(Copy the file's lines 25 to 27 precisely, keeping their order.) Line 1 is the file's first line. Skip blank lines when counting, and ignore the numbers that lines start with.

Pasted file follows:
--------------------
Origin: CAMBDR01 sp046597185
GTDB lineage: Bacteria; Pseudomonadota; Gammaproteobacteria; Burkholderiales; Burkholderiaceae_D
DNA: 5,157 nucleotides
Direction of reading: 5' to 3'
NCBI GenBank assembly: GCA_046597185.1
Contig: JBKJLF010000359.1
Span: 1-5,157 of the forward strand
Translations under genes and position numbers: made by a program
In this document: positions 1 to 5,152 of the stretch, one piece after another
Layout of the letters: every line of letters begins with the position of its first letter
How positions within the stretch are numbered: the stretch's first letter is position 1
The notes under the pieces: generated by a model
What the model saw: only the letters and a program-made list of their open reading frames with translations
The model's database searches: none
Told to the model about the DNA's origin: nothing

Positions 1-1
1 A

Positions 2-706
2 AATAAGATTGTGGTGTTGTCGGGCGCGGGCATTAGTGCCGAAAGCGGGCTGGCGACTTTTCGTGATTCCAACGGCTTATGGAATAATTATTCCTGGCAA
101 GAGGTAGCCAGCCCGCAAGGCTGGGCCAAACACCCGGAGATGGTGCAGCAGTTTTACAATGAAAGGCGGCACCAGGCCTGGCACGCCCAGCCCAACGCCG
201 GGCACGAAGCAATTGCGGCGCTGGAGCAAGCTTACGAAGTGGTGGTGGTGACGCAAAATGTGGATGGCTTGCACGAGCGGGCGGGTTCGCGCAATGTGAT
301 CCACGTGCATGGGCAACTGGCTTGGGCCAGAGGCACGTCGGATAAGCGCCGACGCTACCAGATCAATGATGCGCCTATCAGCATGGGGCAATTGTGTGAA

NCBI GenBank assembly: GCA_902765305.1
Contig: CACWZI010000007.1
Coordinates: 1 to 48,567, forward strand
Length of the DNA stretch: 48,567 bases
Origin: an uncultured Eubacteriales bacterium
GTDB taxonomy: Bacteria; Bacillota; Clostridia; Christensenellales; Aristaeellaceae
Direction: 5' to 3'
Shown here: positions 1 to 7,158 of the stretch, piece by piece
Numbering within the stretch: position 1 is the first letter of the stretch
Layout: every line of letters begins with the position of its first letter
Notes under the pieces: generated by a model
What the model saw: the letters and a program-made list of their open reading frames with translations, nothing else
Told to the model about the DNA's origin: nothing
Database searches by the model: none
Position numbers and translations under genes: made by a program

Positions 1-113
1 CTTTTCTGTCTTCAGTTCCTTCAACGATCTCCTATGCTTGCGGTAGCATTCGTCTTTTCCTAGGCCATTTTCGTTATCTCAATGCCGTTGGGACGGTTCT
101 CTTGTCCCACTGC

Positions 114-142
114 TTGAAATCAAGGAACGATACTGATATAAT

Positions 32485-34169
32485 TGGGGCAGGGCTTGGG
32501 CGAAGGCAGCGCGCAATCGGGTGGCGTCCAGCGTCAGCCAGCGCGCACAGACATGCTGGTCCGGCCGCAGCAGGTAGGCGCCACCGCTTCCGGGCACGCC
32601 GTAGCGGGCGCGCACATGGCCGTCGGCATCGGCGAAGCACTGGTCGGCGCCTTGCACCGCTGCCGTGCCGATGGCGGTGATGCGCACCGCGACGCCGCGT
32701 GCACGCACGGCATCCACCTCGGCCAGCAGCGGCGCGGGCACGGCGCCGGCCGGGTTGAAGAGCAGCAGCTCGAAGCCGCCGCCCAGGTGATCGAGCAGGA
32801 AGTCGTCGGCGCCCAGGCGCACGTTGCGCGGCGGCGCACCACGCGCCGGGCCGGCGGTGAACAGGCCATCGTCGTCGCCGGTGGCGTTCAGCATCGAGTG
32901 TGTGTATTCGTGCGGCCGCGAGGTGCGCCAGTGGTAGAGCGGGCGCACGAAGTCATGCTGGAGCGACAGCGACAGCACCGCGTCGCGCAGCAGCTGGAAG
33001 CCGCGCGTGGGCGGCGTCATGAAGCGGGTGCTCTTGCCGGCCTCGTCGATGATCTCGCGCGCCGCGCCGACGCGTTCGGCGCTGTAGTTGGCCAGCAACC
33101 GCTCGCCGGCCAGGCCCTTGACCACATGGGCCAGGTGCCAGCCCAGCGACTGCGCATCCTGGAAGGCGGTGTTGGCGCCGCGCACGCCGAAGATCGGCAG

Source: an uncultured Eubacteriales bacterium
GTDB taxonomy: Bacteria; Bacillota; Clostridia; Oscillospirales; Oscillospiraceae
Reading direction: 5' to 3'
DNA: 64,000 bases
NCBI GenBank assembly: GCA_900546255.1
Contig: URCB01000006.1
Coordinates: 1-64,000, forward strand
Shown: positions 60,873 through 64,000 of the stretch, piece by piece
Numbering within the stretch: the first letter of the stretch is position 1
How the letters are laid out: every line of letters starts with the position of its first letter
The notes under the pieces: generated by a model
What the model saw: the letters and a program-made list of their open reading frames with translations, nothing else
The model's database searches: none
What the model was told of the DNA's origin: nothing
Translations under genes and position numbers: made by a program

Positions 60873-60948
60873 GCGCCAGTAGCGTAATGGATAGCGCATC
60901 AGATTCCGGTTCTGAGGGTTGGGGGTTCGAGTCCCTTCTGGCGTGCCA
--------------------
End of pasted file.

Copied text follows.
Coordinates: 1 to 48,567, forward strand
Length of the DNA stretch: 48,567 bases
Origin: an uncultured Eubacteriales bacterium